Temporal trends of polybrominated diphenyl ethers and hexabromocyclododecanes in marine mammals with special reference to Hong Kong, South China

Ling JIN, Chung Wah James LAM, Margaret B. MURPHY, Paul K.S. LAM

Research output: Chapter in Book/Report/Conference proceedingChapter

1 Citation (Scopus)

Abstract

Owing to advances in polymer science over the past 50 years, a large number of polymers with differing properties have been developed for daily applications ranging from clothing and furniture to electronics, vehicles, and computers. However, most of these polymers are petroleum-based and hence are flammable. In order to reduce fire risks and meet fire safety regulations, certain chemicals collectively known as flame retardants are applied to combustible materials such as plastics, wood, paper, and textiles [1]. Currently, there are more than 175 compounds or groups of compounds with known flame-retarding properties, which are generally divided into four classes: inorganic, halogenated organic, nitrogen-containing, and phosphorus-containing compounds [2]. Among the halogenated flame retardants, brominated compounds comprise the largest market share because of their lower decomposition temperatures, higher performance efficiency, and low cost [2,3]. Thus, brominated flame retardants (BFRs) have been extensively used to improve the fire resistance of materials such as plastics, textiles, furnishing foam, and electronic circuit boards [4]. Based on their use in the chemical industry, BFRs can be classified as either reactive or additive. Reactive BFRs such as the tetrabromobisphenol A (TBBPA) are covalently bound to the polymer matrix. Compared to their reactive counterparts, additive BFRs are not chemically bound to the product and therefore tend to migrate out of the product much more easily and are thus more likely to be released into the environment. Examples of additive BFRs include polybrominated diphenyl ethers (PBDEs), polybrominated biphenyls (PBBs), and hexabromocyclododecanes (HBCDs). Production of PBBs in the United States was phased out in the 1970s after a farm product contamination incident in Michigan [5]. In turn, production of PBDEs has increased, peaking in the mid-1990s [6]. Copyright © 2012 by Taylor & Francis .Group, LLC.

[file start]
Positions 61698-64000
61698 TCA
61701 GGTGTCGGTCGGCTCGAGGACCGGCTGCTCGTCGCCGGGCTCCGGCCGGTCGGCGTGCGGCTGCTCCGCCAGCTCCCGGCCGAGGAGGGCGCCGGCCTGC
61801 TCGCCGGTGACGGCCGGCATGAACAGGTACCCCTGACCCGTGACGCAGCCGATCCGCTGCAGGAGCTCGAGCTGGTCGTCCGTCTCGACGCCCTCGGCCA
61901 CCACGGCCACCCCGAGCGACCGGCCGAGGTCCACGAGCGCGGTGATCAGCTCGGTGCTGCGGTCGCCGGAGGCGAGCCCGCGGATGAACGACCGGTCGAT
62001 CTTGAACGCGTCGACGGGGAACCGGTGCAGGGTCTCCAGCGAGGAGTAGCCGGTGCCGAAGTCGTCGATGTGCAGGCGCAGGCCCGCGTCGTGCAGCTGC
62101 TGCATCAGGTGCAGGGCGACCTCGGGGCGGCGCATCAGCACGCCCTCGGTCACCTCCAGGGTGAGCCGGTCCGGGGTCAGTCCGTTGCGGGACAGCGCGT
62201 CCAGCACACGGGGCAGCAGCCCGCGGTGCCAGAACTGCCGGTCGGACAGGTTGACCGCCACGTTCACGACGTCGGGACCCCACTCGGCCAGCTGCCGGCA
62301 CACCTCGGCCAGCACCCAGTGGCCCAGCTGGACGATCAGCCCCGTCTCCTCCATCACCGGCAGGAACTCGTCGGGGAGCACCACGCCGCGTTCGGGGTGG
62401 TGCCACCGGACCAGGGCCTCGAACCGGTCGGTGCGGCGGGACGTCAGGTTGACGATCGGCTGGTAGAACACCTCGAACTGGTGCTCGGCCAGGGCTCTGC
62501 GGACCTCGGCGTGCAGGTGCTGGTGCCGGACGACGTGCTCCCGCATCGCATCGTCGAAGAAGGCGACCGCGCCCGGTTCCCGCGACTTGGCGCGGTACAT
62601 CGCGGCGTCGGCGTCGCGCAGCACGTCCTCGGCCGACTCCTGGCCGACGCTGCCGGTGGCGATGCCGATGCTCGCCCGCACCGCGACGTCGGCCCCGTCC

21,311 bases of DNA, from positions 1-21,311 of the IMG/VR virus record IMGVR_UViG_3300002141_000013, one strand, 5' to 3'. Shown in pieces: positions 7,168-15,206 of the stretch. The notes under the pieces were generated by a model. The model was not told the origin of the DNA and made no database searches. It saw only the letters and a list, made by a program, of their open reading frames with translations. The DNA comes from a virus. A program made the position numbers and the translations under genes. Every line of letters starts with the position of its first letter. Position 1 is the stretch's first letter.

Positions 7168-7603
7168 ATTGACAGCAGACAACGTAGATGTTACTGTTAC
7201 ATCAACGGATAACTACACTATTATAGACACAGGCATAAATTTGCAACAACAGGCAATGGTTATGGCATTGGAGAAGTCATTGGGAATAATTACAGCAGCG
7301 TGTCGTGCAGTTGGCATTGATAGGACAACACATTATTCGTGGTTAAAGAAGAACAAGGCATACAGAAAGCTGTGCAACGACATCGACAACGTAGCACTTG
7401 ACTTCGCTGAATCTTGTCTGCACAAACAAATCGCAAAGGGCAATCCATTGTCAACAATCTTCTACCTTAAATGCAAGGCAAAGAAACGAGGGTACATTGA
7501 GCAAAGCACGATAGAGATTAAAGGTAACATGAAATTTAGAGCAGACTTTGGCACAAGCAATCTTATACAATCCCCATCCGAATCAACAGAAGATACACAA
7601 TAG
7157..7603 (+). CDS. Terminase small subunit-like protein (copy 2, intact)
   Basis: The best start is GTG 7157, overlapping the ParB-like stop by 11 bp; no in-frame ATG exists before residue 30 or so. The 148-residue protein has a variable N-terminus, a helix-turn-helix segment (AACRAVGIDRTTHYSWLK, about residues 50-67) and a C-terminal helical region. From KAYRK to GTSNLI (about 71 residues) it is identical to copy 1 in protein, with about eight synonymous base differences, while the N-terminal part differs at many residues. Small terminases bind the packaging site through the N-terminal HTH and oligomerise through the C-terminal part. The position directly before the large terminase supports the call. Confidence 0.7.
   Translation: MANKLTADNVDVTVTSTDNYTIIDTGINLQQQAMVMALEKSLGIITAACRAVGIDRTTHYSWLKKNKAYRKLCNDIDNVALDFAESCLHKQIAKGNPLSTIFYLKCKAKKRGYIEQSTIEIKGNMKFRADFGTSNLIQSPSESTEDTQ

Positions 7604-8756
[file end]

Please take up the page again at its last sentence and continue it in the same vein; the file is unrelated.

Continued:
Original languageEnglish
Title of host publicationGlobal contamination trends of persistent organic chemicals
EditorsBommanna G. LOGANATHAN, Paul Kwan-Sing LAM
Place of PublicationBoca Raton
PublisherCRC Press
Pages497-513
ISBN (Electronic)9780429063770
ISBN (Print)9781439838303
DOIs
Publication statusPublished - Aug 2011

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Mammals
Flame retardants
Ethers
Textiles
Fires
Polymers
Plastics
Fire resistance
Chemical industry
Polymer matrix
Farms
Phosphorus
Foams
Wood
Contamination
Electronic equipment
Crude oil
Nitrogen
Decomposition
Networks (circuits)

Citation

Jin, L., Lam, J. C. W., Murphy, M. B., & Lam, P. K. S. (2011). Temporal trends of polybrominated diphenyl ethers and hexabromocyclododecanes in marine mammals with special reference to Hong Kong, South China.In B. G. Loganathan, P. K.-S. Lam (Eds.), Global contamination trends of persistent organic chemicals (pp. 497-513). Boca Raton: CRC Press.